Barry Kaplan, Jonathan Demar, and Jonathan Baldwinin A Gilbert & Sullivan Christmas Carol(Photo: James McNicholas)
Barry Kaplan, Jonathan Demar, and Jonathan Baldwin
in A Gilbert & Sullivan Christmas Carol
(Photo: James McNicholas)
Rest assured that Gilbert and Sullivan are not spinning in their graves, nor is Charles Dickens, over the new entertainment at the José Quintero Theatre. But all three may well be cocking their heads and saying, "Hmmm, what a curious idea!" In a program note, adaptor and director Gayden Wren bends over backwards to convince us that, although Dickens and G&S did not write A Gilbert & Sullivan Christmas Carol, they might eventually have done so if Dickens hadn't inconveniently died before a proposed collaboration could get underway.

This goofy bricolage was clearly a labor of love for Wren, artistic director of The New Punctuation Army and author of the new book A Most Ingenious Paradox: The Art of Gilbert and Sullivan. He's taken a bunch of classic G&S tunes, written new lyrics for them, and sprinkled them into A Christmas Carol. It's an exercise in "What if..." theater.

Wren is no William S. Gilbert, but he is a superb lyricist in his own right, with a fine understanding of how the master went about his work. Listening as he finds ways to fit Scrooge-related couplets into Sullivan's memorable, old tunes provides much of the fun of A Gilbert & Sullivan Christmas Carol. "Three little ghosts for Scrooge are we," sing the spirits of Christmas Past, Present, and Yet-To-Come. Cleverly, Wren often matches the original lyrics as closely as he can. For example: Where Yum-Yum, Peep-Bo, and Pitti-Sing described themselves as "three little maids who, all unwary, come from a ladies seminary," Wren's spirits are "three little ghosts who, dark and scary, come from a local cemetery."

A Gilbert & Sullivan Christmas Carol works best at its most wicked. The out-and-out hit of the piece is Jim Luddy, as the Ghost of Marley, prancing hysterically through "I Am the Very Model of a Mystic Supernatural." The title phrase is rhymed tidily with "nomenclatural," and the lyrics proceed giddily apace as Wren replaces the Major General's self-congratulatory riffing with Marley's name-dropping tour of the underworld. Luddy is burdened with chains for this bit and surrounded by a shrouded choir of girl-ghosts who, with their black head covers and grim demeanor, look like a New York Times photo of Afghan women waiting to be liberated. Between verses, Luddy jerks his shoulders helplessly and moves in tight semi-circles, seeming to laugh along with the audience at the very idea of an otherwordly song-and-dance man who has a tune from The Pirates of Penzance in his repertoire.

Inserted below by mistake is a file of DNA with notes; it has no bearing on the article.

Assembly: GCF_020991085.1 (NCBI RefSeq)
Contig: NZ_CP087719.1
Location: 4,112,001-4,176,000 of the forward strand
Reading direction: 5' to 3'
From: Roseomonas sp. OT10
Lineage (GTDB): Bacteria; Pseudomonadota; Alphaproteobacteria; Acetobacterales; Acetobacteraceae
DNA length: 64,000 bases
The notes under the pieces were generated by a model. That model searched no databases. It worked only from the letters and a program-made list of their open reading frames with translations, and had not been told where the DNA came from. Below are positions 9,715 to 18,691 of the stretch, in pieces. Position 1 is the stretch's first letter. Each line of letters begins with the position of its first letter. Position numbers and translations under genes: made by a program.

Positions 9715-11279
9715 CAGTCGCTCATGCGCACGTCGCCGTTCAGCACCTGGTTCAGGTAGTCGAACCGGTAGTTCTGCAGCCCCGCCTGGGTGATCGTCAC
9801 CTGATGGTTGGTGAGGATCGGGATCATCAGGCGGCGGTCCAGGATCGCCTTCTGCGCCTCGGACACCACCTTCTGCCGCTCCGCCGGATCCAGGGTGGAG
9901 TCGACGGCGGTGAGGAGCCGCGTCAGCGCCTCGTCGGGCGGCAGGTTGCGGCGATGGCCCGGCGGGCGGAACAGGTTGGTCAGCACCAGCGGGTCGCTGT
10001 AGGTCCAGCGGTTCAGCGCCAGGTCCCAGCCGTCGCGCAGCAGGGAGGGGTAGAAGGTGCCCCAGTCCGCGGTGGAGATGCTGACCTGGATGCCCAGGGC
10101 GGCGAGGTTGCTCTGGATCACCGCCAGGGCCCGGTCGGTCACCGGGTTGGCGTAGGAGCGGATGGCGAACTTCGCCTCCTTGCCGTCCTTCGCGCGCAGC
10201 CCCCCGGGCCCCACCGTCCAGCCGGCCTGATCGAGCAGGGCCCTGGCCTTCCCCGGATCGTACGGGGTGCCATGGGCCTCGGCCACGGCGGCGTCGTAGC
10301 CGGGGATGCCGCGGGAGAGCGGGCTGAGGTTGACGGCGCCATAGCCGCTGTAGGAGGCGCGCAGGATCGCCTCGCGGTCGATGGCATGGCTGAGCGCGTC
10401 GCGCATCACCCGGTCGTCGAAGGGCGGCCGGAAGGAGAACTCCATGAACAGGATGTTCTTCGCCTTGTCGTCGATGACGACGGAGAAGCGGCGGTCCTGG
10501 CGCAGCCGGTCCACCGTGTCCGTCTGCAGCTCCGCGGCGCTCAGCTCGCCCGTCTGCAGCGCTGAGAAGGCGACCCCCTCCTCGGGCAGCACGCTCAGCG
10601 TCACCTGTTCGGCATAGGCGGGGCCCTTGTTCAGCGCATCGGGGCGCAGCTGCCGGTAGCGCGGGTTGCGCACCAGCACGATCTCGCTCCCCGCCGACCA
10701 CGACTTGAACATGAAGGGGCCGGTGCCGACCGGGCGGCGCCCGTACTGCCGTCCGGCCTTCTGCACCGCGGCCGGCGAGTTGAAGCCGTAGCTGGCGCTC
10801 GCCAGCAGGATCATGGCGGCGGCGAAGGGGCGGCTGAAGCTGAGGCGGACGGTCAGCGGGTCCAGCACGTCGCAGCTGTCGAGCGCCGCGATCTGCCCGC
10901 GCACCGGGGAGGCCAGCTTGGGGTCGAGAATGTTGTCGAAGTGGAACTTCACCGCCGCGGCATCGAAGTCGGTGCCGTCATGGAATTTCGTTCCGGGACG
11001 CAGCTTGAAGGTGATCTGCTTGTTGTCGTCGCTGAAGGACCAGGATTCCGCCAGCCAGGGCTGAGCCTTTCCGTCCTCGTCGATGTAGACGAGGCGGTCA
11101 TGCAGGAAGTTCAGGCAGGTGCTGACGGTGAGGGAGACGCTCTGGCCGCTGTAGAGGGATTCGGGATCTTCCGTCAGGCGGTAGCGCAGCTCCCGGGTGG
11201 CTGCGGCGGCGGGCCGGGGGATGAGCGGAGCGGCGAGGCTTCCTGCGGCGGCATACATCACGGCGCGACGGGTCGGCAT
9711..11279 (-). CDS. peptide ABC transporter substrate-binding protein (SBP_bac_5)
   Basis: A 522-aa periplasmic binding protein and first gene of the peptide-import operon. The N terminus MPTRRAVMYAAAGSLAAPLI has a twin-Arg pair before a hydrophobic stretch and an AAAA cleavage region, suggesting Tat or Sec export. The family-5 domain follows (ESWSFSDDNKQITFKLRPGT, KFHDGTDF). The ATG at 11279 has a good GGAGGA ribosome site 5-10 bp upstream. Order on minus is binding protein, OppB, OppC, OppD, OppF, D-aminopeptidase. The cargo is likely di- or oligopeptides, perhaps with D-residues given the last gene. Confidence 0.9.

If only the rest of the cast (and Wren, who also directs his own script) had as strong an idea of the show's proper tone. With elements of both a winking parody and an earnest valentine, this Carol hits some strange chords. When adorable little Jonathan Demar as Tiny Tim sings the last syllable of "God bless us, everyone" on an absurdly extended note, we're not sure if we're supposed to laugh. Though the emotional arc of A Christmas Carol is classically straightforward--man with closed heart has night of purgatorial self-reflection, opens heart--it's impossible to maintain the traditional tone of the tale when a bunch of G&S songs are thrown in from left field. Wren would have been well advised to take the full-bore satire route; in devilishly twisting the Carol while attempting to preserve its sentimental aspects, he has created something of a muddle.

There are other problems. The choreography of this production doesn't go beyond bobbing and occasional spinning. Production designer Janette Kennedy, working on the tiny stage area at the Quintero, doesn't deliver much in the way of sets. And then there's the performance of Barry H. Kaplan: His singing as Scrooge is tentative, and he often seems lost and breathless amidst the winding mazes of patter that Wren-after-Gilbert has constructed. Also, Kaplan's Scrooge goes soft too early. He's an old meanie at the start of the show, of course...but not quite mean enough, and this weakens his pivotal transformation. The supporting cast is generally stronger, notably Jonathan Baldwin, whose beatific smile, gentle demeanor, and Norman Rockwell cheeks give his Bob Cratchit just the right aura of a long-suffering Everyman.

For all of its flaws, A Gilbert & Sullivan Christmas Carol offers many pleasures, especially for those infatuated with the Victorian stylings of G&S and/or Dickens. This Carol may be clumsy, but it is cute and charming nonetheless. One of the best examples of its charm comes when young Hayley Chapple, as the urchin hired by the newly angelic Scrooge to deliver a Christmas goose to the Cratchits, lands a vaudevillian punch line. "They call me Cheapside Jackie. I'm named for my father," says the urchin. "His name was Jackie, I suppose?" ventures Scrooge. "No," comes the reply. "His name was Tommy, but he was a little on the cheap side."